Shock tactics won’t help, but they needn’t kill all hopes of reaching a final Brexit deal

I don’t doubt that UK ministers want a free trade deal and more  with the EU. But rather than agree a comprehensive deal on what they regard as the EU terms, they are insisting on defining the terms of resumed British sovereignty first and proposing to bounce their unilateral decisions off the EU case by case as issues arise.  The procedure for this is the EU/UK joint committee created by the Withdrawal Agreement which is meeting today. There is also a specialist committee for consulting on the Ireland/NI Protocol. It therefore looks as if any deal would be a basic one, leaving the details to be negotiated through the committees over years. Problem is, getting the EU to agree to this procedure is hardly helped by breaking the terms of the Withdrawal Agreement on which the procedure itself is based.

How does Northern Ireland come into it?   As the region will remain essentially within the single market, the EU writ is bound to run. Even here though, the UK government is being allowed to manage the new customs and regulatory rules required, subject to EU approval. There appears to be little problem about scrapping most customs formalities on goods from NI to GB.  GB to NI is a different matter as it potentially involves exports into the EU. Here lies the crux of conflict between the two sides. GB to NI, the British are claiming the right to interpret the customs  rules of  the Protocol  but have not suggested a radical review. Indeed by  donating £200 million towards setting them up the government are admitting they will not be frictionless. Making these complex arrangements work as smoothly  as possible ought to be a focus of unity  for the Assembly. The public will be a lot more concerned at  the  prospects of  rising prices  in the shops due to hold ups at the ports  than over the refined  topic of a breach of international law.

A bigger issue for  EU is British state aid, the right to subsidise firms anywhere in the UK,  potentially giving the UK an unfair advantage over EU firms in their own countries by exporting to the EU through  the open door of the Irish border. As the Protocol stands, and in order to deny the UK that unfair advantage in trading with the continent, the EU could refuse to allow the UK government to subsidise a firm anywhere in the UK which trades with Northern Ireland. That can’t be right.  So that’s one reason why Johnson has introduced the now notorious Internal Market Bill disapplying this part of the Withdrawal Agreement and so breaking international law.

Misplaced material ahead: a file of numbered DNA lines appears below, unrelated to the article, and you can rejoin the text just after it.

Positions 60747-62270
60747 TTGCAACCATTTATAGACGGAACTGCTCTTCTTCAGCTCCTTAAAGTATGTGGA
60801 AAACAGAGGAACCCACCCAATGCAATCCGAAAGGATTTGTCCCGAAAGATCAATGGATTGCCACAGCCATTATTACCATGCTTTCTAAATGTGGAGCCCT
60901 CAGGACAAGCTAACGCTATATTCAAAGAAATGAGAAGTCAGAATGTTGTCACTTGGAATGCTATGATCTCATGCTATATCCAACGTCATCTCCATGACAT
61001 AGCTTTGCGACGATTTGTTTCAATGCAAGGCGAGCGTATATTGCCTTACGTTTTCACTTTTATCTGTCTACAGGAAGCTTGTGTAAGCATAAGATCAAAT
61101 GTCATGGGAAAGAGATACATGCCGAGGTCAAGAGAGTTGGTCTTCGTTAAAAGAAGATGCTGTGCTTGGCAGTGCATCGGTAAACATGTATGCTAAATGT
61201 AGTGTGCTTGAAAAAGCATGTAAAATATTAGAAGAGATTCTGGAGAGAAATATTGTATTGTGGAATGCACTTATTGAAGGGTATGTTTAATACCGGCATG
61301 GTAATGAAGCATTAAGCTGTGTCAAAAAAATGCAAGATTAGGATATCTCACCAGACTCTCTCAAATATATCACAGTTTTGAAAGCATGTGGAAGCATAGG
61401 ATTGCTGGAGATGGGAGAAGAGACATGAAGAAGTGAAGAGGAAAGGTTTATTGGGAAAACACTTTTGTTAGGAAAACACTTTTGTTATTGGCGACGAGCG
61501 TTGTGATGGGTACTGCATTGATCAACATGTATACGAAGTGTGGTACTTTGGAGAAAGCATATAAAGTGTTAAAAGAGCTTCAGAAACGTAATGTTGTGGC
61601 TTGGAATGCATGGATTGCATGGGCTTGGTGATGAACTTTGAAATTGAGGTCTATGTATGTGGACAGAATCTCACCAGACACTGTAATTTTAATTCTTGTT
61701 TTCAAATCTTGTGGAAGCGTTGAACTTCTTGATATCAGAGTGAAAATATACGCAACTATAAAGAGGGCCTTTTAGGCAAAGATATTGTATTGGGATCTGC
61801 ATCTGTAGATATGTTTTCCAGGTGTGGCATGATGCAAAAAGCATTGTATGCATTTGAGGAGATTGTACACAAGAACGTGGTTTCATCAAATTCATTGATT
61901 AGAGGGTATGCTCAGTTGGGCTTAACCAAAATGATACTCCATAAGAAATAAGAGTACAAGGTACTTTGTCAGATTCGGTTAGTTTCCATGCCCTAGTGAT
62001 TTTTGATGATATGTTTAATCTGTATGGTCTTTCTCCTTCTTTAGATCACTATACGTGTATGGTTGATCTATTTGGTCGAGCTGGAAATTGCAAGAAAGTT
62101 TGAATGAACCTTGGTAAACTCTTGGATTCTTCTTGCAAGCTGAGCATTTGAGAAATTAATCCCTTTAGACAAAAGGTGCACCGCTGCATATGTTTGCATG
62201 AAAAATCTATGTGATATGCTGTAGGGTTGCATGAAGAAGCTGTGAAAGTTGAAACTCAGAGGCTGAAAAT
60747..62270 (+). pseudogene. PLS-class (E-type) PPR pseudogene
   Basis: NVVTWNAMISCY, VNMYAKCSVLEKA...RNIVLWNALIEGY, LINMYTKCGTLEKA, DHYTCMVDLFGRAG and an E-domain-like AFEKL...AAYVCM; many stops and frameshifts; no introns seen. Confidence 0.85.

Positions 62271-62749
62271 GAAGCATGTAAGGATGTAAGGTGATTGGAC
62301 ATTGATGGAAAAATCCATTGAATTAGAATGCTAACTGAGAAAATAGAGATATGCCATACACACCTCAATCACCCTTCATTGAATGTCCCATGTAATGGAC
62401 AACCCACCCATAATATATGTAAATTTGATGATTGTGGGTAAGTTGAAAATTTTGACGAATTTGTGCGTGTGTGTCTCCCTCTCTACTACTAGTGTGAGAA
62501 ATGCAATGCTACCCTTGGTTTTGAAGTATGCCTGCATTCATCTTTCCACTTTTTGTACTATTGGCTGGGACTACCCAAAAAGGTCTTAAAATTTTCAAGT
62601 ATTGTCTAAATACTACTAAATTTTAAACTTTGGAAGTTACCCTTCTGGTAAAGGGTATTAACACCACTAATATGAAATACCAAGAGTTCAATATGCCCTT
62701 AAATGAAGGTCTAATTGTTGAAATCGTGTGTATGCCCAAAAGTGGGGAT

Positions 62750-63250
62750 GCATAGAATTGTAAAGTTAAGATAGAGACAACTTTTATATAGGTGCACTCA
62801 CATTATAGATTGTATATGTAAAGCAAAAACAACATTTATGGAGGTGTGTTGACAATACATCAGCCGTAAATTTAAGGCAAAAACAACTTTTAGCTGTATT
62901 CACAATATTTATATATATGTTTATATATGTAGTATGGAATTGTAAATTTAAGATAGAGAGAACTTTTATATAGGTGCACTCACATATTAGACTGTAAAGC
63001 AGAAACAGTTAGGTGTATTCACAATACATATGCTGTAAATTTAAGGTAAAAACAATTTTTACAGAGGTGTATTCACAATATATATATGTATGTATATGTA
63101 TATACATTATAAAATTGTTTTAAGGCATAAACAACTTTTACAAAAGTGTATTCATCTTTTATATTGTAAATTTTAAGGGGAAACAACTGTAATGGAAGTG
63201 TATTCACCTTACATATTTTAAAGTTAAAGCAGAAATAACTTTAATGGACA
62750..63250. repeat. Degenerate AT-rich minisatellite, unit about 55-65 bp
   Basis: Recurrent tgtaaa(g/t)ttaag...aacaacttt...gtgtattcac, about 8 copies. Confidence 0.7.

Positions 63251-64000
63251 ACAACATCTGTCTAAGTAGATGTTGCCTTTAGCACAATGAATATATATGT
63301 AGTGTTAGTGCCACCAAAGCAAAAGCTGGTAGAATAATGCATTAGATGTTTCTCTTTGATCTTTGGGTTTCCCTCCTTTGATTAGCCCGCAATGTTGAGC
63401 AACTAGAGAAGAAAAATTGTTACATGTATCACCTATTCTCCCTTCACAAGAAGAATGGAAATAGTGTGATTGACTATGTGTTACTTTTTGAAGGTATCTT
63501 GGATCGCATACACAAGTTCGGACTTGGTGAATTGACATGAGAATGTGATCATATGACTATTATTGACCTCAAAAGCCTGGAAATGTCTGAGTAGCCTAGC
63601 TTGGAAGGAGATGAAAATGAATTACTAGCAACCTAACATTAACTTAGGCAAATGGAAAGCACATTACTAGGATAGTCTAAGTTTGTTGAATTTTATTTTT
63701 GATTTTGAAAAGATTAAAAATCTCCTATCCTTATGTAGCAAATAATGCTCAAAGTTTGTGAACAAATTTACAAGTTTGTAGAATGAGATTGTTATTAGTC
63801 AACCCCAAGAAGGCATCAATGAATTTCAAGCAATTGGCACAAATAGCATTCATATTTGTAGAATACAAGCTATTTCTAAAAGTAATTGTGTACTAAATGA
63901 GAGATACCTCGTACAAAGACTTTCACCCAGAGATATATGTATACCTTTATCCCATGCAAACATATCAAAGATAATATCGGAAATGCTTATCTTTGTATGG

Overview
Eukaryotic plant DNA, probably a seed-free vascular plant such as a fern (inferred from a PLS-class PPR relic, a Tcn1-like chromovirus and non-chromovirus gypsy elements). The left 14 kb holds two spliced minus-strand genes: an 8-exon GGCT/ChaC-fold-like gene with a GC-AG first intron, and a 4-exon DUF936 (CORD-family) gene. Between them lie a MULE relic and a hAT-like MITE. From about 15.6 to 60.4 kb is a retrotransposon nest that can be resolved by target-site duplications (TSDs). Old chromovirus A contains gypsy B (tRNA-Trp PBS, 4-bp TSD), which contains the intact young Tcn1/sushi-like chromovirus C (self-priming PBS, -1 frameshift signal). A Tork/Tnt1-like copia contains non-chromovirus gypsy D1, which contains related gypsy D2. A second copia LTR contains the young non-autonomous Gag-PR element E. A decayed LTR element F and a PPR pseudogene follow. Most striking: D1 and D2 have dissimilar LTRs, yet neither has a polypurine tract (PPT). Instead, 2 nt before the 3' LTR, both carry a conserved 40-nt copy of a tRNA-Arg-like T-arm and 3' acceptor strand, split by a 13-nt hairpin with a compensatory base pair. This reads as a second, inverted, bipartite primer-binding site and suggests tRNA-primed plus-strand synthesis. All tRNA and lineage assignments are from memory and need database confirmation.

By unilaterally setting rules for internal trade affecting all four parts of the UK on leaving the EU , the government has  incurred the wrath of the devolved governments of Scotland and Wales. Uniform rules might be thought of as a common good.  But the Bill allows the UK government to spend money within the devolved government’s competences, violating the Sewell Convention which although not a law, normally requires them to be consulted on matters on which they have a clear interest – like state aid for new or struggling companies.  Ignoring Scottish and  Welsh  sensitivities – as they did over the Brexit referendum of 2016 – looks like laying the groundwork for  a more aggressive strategy  to promote the UK brand where it is most under threat. Culture is named as one of the targets. Might Westminster vote money to promote the Irish Language in order to win brownie points with nationalists?

It’s almost certainly wrong to suppose that this Bill by itself necessarily demolishes the whole pack of cards  of the Withdrawal Agreement and even the Good Friday Agreement.  Serious pressure would mount however if either the EU or the UK walk away and we are left with a vacuum which could be filled by a hard border and a collapse in British-Irish relations. Without exaggerating the threat to peace, Boris Johnson can hardly have failed to spot the potential and will surely try to prevent it.The prospect of facing international isolation for breaking international law can also hardly appeal. At the very least, the UK government should suspend the passage or the operation of the Internal Market Bill against  progress in the ongoing negotiations with the EU.